The Common Good


Sojomail - September 22, 2000

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 ++++++++++++++++++++ 22-September-2000 +++++++++++++++++++++

 Q u o t e  o f  t h e  W e e k
     *Albert Schweitzer: Hope in things unseen

 H e a r t s  &  M i n d s
    *Washing feet and ending child poverty

 F u n n y   B u s i n e s s
    *How do you spell Quayle?

 O l y m p i c   S p e c i a l
    *An Australian writes an open letter to Cathy Freeman

 N e t w o r k  N e w s
    *Am-Bushed on Oprah

 C u l t u r e   W a t c h
     *Social justice film classic

 B o o m e r a n g
     *SojoMail readers hit reply

 B u i l d i n g  a  N e t w o r k
     *Sojourners alum runs for governor

 O n  t h e  R o a d
     *We're coming to a town near you

 W e b  S c e n e
     *Cool siting of the week


Q u o t e  o f  t h e  W e e k

No ray of sunlight is ever lost,
but the green which it awakens into
existence needs time to sprout, and
it is not always granted to the sower
to see the harvest. All work that is
worth anything is done in faith.

                --Albert Schweitzer



Workplace giving, through the Combined Federal
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H E A R T S  &  M I N D S
Washing Feet and Ending Child Poverty

by Jim Wallis

In a fall election season dominated by political 
power and ambition, a remarkable gathering of church 
leaders this week opened with a meditation on Jesus 
washing his disciples' feet. Wes Granberg-Michaelson, 
leader of the Reformed Church in America and chair of 
the Call to Renewal board, led the Christian Roundtable 
on Poverty into the servant style of Jesus leadership, 
and contrasted that with the ethics of the recent 
television phenomenon "Survivor." Rev. Yvonne Delk, 
vice-chair of Call's board, did a closing reflection 
that had most of us in tears. In a powerful preacher's 
cadence, she enjoined us and the churches not to let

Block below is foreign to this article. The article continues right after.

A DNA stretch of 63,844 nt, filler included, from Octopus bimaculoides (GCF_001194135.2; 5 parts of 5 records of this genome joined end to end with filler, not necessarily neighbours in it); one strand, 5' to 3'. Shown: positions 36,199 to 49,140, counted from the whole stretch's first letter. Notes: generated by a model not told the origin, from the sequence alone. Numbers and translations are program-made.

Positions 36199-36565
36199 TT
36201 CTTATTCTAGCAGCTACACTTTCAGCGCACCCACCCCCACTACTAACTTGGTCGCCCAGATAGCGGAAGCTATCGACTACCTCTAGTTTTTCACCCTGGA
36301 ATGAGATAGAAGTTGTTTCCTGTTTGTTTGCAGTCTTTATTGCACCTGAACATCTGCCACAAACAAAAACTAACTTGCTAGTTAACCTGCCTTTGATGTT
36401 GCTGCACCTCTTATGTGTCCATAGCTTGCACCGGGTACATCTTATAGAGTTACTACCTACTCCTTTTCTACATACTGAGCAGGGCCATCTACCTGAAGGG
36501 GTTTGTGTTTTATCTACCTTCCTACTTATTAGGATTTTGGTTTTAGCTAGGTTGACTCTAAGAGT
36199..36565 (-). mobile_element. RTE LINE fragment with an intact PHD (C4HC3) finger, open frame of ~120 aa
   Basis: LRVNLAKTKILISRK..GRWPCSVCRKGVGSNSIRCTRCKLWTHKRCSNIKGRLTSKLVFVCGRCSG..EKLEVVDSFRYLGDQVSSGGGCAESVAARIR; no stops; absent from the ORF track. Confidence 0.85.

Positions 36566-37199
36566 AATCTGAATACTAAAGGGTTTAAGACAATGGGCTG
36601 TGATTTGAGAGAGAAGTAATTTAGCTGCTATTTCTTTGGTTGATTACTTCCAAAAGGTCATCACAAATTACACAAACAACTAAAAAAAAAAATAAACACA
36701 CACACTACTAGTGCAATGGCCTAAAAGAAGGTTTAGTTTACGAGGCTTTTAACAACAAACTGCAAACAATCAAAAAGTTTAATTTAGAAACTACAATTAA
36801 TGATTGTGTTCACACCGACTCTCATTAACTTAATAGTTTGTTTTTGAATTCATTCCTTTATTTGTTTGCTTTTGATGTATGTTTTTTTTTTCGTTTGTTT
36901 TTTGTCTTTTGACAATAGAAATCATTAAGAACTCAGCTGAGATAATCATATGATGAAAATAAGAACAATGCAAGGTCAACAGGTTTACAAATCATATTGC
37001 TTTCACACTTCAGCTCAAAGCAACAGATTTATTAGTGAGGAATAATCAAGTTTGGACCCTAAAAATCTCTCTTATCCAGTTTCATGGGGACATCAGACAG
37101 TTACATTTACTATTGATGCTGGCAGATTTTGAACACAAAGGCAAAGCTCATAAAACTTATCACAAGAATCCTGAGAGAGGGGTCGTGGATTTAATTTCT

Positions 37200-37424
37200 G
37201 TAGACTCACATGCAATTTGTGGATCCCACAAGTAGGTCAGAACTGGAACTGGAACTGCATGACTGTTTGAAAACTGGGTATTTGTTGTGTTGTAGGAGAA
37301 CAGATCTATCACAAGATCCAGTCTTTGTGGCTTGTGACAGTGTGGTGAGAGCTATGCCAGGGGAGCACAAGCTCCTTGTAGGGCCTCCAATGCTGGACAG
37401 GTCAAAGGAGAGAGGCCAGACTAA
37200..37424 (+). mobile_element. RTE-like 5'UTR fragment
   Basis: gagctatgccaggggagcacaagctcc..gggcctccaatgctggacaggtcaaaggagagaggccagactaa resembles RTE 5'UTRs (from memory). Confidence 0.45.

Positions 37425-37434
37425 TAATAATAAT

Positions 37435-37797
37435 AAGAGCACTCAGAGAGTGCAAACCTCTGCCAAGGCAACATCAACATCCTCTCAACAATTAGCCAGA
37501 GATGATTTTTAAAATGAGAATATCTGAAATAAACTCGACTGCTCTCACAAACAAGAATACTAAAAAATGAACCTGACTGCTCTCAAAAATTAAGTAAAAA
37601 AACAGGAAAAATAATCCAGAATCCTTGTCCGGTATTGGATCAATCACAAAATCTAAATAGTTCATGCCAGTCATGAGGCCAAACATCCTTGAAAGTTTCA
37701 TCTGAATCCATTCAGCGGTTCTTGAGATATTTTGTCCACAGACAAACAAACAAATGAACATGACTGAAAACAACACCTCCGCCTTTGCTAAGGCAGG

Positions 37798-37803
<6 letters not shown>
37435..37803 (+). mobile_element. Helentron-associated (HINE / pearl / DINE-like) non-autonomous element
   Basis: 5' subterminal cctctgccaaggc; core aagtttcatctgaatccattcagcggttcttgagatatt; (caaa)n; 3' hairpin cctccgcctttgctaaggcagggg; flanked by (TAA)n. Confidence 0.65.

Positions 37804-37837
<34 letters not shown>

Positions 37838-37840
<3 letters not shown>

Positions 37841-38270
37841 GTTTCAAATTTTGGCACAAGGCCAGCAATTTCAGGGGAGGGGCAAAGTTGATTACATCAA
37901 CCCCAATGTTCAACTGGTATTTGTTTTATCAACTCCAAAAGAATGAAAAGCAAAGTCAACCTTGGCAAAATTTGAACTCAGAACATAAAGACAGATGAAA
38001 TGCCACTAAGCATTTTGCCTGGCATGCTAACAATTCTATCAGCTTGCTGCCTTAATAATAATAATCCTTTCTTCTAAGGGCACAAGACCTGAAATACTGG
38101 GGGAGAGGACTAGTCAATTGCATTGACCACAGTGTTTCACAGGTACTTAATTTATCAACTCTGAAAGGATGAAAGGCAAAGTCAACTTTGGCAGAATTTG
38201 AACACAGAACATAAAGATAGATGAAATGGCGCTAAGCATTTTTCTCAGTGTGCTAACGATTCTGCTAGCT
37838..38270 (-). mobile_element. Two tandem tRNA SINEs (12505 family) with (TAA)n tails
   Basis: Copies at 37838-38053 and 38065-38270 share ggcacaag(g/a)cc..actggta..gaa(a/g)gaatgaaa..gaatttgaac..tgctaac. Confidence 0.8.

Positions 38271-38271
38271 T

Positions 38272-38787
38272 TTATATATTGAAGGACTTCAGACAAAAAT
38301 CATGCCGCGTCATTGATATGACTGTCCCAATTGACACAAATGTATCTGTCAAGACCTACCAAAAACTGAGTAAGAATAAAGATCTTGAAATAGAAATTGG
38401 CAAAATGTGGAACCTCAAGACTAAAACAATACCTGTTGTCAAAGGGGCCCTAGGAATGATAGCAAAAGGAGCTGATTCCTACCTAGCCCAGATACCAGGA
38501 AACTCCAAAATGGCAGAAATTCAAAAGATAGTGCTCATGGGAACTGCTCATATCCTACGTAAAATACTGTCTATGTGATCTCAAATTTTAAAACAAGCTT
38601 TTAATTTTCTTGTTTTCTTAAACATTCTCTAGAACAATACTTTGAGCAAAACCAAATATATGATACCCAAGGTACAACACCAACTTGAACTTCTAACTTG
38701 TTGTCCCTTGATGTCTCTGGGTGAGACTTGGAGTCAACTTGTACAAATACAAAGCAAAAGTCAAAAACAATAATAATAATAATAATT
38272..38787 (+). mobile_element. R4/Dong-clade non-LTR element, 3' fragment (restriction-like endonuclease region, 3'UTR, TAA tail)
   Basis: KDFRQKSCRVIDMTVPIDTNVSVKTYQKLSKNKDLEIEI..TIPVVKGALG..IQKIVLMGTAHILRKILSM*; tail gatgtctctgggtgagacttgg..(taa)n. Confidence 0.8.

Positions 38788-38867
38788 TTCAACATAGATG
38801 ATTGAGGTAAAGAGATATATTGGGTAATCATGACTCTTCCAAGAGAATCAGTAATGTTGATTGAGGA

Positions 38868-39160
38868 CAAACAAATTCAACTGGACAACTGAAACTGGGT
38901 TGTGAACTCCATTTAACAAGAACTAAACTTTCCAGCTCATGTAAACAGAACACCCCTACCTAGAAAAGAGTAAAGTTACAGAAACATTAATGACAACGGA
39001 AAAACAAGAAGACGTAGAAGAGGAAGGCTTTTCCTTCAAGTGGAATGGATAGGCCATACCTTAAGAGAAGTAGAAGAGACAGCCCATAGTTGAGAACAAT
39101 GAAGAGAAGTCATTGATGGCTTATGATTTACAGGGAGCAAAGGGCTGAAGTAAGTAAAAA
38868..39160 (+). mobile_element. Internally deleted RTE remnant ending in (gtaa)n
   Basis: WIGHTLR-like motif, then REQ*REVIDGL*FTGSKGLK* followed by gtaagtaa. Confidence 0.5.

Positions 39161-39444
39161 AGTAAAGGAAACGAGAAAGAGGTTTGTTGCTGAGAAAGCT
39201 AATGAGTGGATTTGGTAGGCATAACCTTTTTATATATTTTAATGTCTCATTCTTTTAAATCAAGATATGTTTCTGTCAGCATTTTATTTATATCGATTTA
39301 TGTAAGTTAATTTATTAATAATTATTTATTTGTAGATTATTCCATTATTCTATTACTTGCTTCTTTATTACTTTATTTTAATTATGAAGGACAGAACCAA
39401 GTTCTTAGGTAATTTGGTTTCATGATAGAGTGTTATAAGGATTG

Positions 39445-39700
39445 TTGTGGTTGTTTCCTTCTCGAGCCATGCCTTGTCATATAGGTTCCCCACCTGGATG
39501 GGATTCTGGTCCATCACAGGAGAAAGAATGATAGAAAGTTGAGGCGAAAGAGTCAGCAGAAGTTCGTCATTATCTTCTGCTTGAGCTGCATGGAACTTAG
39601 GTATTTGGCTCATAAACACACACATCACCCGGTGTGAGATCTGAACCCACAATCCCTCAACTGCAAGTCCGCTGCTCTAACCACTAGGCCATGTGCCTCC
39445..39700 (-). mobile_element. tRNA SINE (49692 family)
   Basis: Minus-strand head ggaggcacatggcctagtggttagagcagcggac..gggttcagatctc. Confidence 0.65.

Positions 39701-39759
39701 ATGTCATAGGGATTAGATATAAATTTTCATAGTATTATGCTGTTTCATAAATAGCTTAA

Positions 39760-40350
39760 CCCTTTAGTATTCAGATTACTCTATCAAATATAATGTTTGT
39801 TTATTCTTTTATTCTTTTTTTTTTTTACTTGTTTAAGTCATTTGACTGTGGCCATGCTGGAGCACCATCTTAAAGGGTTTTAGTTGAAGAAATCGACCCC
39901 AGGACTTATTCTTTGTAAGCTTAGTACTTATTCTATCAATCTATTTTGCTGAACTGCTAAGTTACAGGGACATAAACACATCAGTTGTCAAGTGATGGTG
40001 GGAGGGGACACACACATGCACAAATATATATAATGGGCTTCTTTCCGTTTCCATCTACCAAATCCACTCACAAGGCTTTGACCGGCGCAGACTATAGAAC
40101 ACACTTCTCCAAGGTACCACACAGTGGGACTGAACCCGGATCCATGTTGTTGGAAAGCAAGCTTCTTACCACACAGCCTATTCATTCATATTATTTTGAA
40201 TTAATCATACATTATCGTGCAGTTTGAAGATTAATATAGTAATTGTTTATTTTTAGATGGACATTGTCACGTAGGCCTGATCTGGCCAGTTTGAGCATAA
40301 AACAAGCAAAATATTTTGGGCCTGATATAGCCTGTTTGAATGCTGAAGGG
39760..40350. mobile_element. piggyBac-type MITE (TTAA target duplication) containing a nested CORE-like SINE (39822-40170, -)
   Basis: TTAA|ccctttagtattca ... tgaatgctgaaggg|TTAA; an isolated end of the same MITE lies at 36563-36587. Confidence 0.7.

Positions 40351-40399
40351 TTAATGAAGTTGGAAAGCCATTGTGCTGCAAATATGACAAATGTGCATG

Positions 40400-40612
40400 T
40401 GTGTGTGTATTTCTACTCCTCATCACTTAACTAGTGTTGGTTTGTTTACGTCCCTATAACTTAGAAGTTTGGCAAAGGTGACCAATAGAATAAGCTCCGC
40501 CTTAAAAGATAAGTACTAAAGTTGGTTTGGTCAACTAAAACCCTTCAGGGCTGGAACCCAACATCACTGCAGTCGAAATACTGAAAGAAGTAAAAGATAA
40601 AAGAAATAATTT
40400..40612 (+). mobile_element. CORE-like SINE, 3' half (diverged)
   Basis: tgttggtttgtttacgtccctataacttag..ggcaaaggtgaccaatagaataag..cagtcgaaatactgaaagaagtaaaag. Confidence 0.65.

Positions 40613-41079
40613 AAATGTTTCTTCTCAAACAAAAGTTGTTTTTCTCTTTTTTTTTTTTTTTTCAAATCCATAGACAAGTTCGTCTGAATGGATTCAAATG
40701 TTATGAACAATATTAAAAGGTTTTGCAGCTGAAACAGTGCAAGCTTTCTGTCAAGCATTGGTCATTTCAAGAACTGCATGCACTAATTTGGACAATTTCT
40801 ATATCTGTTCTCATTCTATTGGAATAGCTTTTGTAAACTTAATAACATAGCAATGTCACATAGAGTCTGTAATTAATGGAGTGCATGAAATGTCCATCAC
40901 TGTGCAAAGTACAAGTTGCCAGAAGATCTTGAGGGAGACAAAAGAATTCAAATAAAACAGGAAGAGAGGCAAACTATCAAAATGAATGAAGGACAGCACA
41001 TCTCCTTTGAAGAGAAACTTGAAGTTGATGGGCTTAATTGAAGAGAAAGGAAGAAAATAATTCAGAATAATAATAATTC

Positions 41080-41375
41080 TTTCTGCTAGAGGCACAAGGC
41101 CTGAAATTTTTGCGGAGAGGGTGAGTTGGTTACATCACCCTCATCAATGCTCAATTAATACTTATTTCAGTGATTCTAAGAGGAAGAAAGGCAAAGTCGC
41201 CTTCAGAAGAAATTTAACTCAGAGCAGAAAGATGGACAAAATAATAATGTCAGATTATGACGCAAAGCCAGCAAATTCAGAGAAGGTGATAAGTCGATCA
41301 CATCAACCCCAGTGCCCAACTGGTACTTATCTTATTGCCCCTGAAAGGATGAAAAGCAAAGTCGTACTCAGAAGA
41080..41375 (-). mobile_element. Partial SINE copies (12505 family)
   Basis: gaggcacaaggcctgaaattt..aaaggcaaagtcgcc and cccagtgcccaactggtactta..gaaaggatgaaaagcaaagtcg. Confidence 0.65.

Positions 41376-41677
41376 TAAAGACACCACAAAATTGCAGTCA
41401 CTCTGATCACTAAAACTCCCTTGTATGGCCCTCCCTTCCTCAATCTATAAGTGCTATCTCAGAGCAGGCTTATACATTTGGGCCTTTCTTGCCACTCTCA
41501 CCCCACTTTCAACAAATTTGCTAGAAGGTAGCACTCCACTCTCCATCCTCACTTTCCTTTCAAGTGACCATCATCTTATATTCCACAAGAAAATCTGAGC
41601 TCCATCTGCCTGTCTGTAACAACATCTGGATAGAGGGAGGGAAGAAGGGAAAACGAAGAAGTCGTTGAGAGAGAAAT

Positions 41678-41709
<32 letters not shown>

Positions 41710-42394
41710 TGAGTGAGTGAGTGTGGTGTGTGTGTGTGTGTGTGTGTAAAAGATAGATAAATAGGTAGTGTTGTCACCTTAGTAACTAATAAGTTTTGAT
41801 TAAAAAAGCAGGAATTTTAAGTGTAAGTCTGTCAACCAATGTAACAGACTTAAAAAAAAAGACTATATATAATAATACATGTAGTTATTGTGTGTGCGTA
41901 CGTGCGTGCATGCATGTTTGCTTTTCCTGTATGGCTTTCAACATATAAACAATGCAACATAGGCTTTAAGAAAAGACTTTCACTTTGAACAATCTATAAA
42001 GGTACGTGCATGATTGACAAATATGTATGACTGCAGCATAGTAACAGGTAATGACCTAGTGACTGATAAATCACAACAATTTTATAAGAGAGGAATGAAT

this nation keep "voting people off the island." 

In an inspiring session between these two spiritual 
bookends, 55 leaders from 50 national churches and 
faith-based organizations testified to their own 
work in overcoming poverty. "I am so encouraged by 
what I've just heard," said Bud Ipema, from Chicago's 
Mid-America Leadership Foundation. We were there to 
offer each other real support and strategize about 
how to magnify our collective voice and put the 
people Jesus called "the least of these" on the 
national agenda for this election and beyond. 

Ron Sider of Evangelicals for Social Action
did a compelling presentation on the facts of poverty 
in the midst of prosperity and called us to biblical 
action. Many ideas came forward. In numerous 
places around the country, church-based groups have 
developed questions to challenge candidates on what 
they will do for the nation's poorest families - many 
of whom are working and still not getting by. Public 
rallies and forums are being held to hold the candidates 
accountable. Call to Renewal has a new "voter check-list" 
on the issue of poverty to evaluate candidates for every
level of office.

But perhaps the most exciting idea was for this 
wide spectrum of churches to ask for new presidential 
leadership on the issue of poverty, from both Democratic 
and Republican candidates, that is measurable with 
concrete goals. In particular, the group will ask 
both Vice President Gore and Gov. Bush to commit to